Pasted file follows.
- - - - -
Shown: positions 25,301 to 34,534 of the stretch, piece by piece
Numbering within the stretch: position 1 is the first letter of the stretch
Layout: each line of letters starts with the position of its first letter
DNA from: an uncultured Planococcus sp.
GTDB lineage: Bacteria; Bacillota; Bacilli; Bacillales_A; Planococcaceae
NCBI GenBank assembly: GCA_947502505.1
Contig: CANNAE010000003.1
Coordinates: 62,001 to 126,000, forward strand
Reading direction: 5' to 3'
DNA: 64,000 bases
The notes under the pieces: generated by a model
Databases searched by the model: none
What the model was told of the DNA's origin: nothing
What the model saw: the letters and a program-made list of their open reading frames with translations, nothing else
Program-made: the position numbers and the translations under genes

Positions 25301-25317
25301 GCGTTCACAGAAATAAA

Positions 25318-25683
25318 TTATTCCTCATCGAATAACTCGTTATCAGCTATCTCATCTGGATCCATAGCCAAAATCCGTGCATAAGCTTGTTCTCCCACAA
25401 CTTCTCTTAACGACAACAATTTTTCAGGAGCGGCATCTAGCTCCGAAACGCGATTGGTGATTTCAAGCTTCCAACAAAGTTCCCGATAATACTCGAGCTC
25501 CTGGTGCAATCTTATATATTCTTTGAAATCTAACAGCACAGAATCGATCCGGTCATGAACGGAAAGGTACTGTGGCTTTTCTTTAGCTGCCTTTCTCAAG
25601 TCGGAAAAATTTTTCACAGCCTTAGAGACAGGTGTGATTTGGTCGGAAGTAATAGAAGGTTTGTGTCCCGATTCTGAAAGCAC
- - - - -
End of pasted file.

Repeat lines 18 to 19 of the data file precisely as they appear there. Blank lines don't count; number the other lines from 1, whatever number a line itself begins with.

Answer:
Positions 25318-25683
25318 TTATTCCTCATCGAATAACTCGTTATCAGCTATCTCATCTGGATCCATAGCCAAAATCCGTGCATAAGCTTGTTCTCCCACAA